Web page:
In response to a recommendation from the GA, the BOD commissions and distributes four papers on the issue of ordaining women and opens an online forum for official workers to dialogue. Interaction is sparse and lacks direction. The 2011 District Conferences host round table discussion of the matter as well, revealing a wide spectrum of opinion and a good deal of variance not only on gender roles but the nature of ordination. 

Promotion for 2012 GA in Winnipeg
2012 - After 12 years, an unknown quantity of the C&MA's local churches have voted to allow women to their Elders' Boards (the statistics have not been kept; one estimate has it at 10%, but some have it closer to half). It is also unclear how many have had a vote or a discussion on the matter.

On the agenda to be discussed at GA in July is the matter of whether to ordain women. In an effort to clarify the issues involved the BOD has undergone some internal investigation and debate and determined (in statements found here, thoroughly explained by the BOD chairman Steve Kerr in videos found here) that, as it stands, nothing in the polity restricts women either from ordination or from the senior pastorate--despite the use of the word "man" in the ordination policy and the remaining restriction  on female eldership in most congregations (which eliminates the possibility of female senior pastors). All of this will undoubtedly have to be discussed.

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If you would like to hear a twenty-two minute sermon offering an introduction to biblical egalitarianism (i.e., mutual submission), click here: http://db.tt/uGMHM2PV. (The sermon will play when the window opens so check your volume. Right-click to save a copy). Feel free to share, ask questions, seek clarifications, or prompt elaborations. There is obviously more that could be said. 

Thursday, May 24, 2012

Worth Watching: Looking Stranded and South

My friend Dave McGregor of Winnipeg Manitoba has made an eloquent short film I'd like to show you.

While you are at it, you might as well take in the song "South," written and performed by Dave and his wife Forrest with their Calgary Alberta band The New Family.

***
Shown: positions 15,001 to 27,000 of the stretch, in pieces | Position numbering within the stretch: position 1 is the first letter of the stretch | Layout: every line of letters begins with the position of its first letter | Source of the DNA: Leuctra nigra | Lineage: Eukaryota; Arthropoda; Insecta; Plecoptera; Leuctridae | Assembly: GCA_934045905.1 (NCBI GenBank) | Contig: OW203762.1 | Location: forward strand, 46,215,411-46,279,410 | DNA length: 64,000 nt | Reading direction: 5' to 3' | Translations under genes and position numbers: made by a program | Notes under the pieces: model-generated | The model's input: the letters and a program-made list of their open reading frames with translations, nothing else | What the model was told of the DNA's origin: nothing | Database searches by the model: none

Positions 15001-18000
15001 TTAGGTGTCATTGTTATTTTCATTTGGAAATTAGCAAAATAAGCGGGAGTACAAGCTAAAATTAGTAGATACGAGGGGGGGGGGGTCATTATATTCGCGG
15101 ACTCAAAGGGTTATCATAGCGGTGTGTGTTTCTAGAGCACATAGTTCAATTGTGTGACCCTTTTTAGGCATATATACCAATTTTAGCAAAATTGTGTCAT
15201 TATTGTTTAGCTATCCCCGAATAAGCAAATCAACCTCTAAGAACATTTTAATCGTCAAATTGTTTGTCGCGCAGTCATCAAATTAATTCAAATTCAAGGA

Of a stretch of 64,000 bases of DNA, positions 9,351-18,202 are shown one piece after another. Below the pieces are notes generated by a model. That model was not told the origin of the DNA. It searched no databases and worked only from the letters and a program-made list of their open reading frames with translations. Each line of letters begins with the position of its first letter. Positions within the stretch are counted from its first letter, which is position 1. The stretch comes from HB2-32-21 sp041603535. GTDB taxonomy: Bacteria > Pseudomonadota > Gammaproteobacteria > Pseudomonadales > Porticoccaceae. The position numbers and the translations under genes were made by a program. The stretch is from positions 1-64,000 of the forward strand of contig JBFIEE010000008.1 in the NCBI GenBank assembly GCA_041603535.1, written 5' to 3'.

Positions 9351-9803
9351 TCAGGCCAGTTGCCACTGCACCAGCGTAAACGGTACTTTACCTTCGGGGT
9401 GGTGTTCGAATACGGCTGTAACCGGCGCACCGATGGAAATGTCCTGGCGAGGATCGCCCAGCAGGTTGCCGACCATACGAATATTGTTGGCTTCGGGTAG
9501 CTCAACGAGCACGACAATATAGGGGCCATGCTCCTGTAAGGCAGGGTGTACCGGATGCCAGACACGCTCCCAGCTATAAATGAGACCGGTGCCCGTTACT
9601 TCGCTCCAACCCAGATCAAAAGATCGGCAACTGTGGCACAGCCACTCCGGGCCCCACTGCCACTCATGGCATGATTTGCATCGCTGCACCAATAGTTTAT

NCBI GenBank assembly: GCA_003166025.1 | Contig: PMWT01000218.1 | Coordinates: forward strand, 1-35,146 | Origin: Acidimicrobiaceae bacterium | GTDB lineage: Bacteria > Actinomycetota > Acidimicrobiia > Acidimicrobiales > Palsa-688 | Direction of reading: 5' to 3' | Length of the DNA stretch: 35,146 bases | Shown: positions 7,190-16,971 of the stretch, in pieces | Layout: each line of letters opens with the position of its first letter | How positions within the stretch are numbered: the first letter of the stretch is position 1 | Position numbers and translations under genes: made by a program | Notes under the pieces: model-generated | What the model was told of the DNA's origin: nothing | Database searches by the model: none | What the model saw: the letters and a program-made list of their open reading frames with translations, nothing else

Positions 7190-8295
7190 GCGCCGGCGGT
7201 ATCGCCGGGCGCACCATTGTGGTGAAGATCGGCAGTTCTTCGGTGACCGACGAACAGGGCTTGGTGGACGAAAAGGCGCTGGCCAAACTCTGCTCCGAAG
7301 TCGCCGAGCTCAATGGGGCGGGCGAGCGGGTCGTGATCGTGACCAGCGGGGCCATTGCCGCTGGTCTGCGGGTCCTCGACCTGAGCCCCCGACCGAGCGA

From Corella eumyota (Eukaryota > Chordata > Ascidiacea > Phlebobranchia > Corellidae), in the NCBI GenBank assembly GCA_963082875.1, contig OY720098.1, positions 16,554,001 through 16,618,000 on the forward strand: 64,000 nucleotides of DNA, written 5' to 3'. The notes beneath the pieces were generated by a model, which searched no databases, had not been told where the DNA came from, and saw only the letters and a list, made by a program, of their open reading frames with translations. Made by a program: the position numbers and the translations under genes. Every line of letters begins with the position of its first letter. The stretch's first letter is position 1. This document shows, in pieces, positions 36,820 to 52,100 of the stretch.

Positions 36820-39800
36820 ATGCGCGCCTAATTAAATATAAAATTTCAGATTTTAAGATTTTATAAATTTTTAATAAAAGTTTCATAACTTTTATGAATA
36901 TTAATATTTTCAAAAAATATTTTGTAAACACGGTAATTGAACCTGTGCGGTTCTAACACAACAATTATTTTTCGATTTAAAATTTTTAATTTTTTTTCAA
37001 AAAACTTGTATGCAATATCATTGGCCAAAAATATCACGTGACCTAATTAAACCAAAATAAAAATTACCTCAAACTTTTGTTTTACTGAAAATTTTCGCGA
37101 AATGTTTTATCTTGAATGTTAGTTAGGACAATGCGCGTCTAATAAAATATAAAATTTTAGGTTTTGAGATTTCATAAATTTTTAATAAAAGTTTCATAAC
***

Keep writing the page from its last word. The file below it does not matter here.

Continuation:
Thursday, May 03, 2012

On Religion and Theoretical Atheism

In the following excerpt, Barth is talking about how much energy is potentially mis-spent debating the ambiguous statement that "There is a God." There is a lot that I appreciate about what he asks us to ponder:
That there is no God may perhaps apply to the deity of philosophy, or to a deity that might be regarded as the common denominator of the gods of the different religions, or to a deity that demonstrates its existence by having a place in a world-view of human construction, or even perhaps to the "God" who is in one way or another poorly proclaimed and understood in some Christian tradition or theology.... Theoretical atheism is, of course, a frightful profanation of the name of God. Yet we may quietly say that the particular way in which it profanes God's name is not the most frightful. Indeed, since it is the most easily explicable, compared to others that we shall mention later, it is relatively the most innocuous.... 
[A] worse form [is religion, for it] thinks it has sought and found a positive substitute for what is lacking.... Because they do this positively, they do it in a much more illuminating, tempting, and dangerous fashion than any denial of God. In atheism the world defends itself against the threatening self-giving and self-declaration of God. In religion it tries to deal with him by establishing itself behind a wall of self-invented and self-made images of God, so that it may really be left to itself. This is why the angry protest of the biblical prophets is not directed against atheism but against the idolatry that characterizes the world around Israel, which may be seen in the religions of other peoples, and which is absolutely intolerable for Israel as the people of the true and living God.
- Karl Barth, The Christian Life, p. 128-130.